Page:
RISMedia's Real Estate Magazine

JAN 2019

Real Estate magazine is the industry's leading source for real estate news and information since 1980. Published monthly by RISMedia, Real Estate magazine offers timely and relevant real estate news to the industry's top brokers and agents.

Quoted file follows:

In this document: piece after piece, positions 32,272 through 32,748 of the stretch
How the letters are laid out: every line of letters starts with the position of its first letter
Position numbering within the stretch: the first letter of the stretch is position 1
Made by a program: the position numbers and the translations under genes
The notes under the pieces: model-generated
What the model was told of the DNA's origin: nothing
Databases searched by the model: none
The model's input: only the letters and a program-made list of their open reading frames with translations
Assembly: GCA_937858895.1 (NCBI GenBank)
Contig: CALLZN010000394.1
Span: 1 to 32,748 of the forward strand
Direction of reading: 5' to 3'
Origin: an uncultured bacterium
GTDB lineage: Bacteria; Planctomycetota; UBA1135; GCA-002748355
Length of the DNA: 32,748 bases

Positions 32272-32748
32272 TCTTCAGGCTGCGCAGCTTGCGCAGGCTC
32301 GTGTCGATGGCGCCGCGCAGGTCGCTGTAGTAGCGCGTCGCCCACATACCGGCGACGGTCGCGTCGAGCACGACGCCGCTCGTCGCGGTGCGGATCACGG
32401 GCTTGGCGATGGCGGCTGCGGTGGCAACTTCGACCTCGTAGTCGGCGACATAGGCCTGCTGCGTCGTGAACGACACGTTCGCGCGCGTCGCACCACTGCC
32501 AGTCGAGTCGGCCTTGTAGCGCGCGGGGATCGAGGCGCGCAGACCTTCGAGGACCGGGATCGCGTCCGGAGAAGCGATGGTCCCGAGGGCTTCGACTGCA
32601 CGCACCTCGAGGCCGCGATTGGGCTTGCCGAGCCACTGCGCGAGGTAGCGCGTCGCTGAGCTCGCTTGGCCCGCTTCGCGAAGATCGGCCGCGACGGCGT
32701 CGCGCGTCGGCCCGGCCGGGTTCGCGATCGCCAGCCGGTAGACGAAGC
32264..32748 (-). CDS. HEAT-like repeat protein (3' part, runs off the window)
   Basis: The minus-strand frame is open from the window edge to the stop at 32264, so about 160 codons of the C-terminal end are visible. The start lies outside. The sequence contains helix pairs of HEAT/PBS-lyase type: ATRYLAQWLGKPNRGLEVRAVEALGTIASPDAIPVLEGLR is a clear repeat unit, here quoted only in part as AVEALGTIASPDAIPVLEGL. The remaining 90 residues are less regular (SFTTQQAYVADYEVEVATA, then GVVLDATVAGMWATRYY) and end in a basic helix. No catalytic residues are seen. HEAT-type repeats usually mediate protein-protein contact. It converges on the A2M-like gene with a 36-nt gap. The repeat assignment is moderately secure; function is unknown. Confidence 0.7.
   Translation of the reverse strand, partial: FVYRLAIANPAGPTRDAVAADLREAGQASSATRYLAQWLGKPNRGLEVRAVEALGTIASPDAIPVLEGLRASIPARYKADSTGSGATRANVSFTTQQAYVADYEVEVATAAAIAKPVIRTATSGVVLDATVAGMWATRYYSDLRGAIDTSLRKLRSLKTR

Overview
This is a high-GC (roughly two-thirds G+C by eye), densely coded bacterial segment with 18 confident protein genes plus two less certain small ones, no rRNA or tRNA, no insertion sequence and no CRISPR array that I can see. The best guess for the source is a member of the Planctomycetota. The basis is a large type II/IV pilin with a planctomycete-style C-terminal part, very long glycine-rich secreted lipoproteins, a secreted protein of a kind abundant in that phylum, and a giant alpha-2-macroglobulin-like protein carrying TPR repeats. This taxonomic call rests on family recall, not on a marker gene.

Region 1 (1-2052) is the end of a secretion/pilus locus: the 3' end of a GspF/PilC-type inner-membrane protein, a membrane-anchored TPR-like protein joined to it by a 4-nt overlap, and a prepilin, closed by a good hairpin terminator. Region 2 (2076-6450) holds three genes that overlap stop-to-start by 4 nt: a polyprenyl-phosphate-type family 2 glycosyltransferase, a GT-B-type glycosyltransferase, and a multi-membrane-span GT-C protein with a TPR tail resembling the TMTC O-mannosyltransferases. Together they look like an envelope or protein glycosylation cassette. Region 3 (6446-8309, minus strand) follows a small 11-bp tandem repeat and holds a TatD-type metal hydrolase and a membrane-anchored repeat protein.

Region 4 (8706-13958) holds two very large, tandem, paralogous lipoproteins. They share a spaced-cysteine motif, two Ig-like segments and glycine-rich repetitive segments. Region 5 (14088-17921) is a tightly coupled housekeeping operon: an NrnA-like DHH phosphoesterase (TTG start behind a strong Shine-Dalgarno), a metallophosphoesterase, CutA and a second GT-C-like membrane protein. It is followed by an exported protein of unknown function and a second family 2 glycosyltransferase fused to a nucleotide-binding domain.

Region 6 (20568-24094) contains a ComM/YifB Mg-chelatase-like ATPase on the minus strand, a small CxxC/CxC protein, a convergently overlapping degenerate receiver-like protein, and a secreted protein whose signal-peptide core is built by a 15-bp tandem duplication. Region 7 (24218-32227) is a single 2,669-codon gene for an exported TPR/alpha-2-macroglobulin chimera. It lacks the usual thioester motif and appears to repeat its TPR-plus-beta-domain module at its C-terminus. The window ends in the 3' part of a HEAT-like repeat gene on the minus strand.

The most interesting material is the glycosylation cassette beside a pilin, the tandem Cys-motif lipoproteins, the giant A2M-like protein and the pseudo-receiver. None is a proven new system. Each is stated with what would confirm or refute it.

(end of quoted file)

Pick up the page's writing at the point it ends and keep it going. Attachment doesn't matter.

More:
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RISMedia's REAL ESTATE January 2019 73 New York City has already seen a price increase of 1.7 percent, while the Washington, D.C., metro area saw a 3.2 percent increase. Additionally, single-family rents have increased 2.5 percent and 2.3 percent in the NYC and Washington, D.C., metro areas, respectively. As for inventory supply, NYC is at five months, while Washington, D.C., is at three, compared to the nationwide average of 3.5 months. In compari - son to the national median home price of $225,000, NYC has a me - dian price of $470,000, while the Washington, D.C., metro area has a $410,000 median price. While these markets are currently thriving, how far can growth go be - fore becoming a burden? A Look Into the Future For already high-priced markets, such as the D.C. metro and LIC, af - fordability could be stretched past its comfort zone in the near future. Ac - cording to Zillow's housing prediction for 2019, the 30-year fixed mortgage will be at 5.8 percent by year-end (at press time), and commutes will worsen as job creation continues to concentrate in urban areas—a pos - sibly unfounded move that expects a young workforce to reside in city en - vironments, instead of the suburbs in which they are largely flocking to. "The news stirred up fears of es - calating housing costs and concerns that the move would compound the already intense traffic issues," says Aleksandra Scepanovic, managing director of Ideal Properties Group, based in NYC, adding that others be - lieve Amazon's emergence will lead to beneficial growth in these areas. The biggest winners, according to Zillow? The cities that lost out on Amazon's headquarter picks. The HQ2 search helped grow awareness for the potential economic growth in these cities, bringing in more inves - tors and high-tech jobs that would normally be priced out from more traditional tech centers. The Overarching Necessity According to REALTOR® Magazine, the National Association of REAL - TORS® (NAR) research team predicts that the Washington, D.C., metro area will need an additional 1,200 single-family and 1,050 multifamily permits on average each year over the next 10 years in order to main - tain its job growth to permit ratio in the area. If there is not an increase in new-home construction, NAR says home prices would inevitably rise in order to meet the demand. With a shortage in inventory and skyrocketing home prices, those pondering home-buying may stick to renting to save, especially as mort - gage rates rise. Are there enough planned units to support a grow - ing population as Amazon calls for skilled workers for its headquarters? Experts predict the move could, in fact, spark a sorely needed boost to inventory. A RENTCafé report states that increases in apartment construction in LIC and Crystal City are very plausible. At the moment, there's a high occupancy rate of 98.2 percent in LIC, leaving little room for the incoming Amazon staff. There are, however, an estimated 15,400 units being built, and LIC is known for bouncing back—after all, the neighborhood added the most new apartments after the recession of any U.S. city, a booming 12,533 units. In Crystal City, the occupancy rate is slightly lower, at 94.7 percent— even below the national level of 95.2 percent—but only 2,100 units are ei - ther under construction or have been planned. Transportation in the D.C. metro area may, however, help allevi - ate the burden, as employees could easily access the $205,000 rental units throughout the metro using the area's transit systems. An Immediate Real Estate Reaction There's already been a shift in the LIC and Crystal City metro areas. Some zip codes have seen an in - stant reaction to the news. Redfin re- ports that agents have seen a spike in viewership of homes for sale in the Crystal City and Long Island City regions on Redfin.com. For the week ending Nov. 11, 2018, views of list - ings in Long Island City increased by 1,049 percent, compared to the same time period in 2017. For Crys - tal City listings, online views were up 217 percent year-over-year. "Traffic at open houses is up two, three, four times what it was prior to the announcement," says Wha - len. "Requests to view properties by appointments are up. The phones have been ringing steadily. Deals are getting done faster than before, often times with multiple offers at or above the asking price. Owners who have been thinking about sell - ing should get in touch with their brokers and consider listing sooner rather than later to take advantage of the frenzy of interest, and buyers should work with local experts who can help them navigate the different opportunities in new development and in the resale market. "This appears to be one of those rare opportunities that comes by once or twice in a lifetime," Whalen says. "Anyone thinking of buying or selling should get a plan in place without delay." RE Liz Dominguez is RISMedia's as- sociate content editor. Email her your real estate news ideas at ldominguez@rismedia.com.

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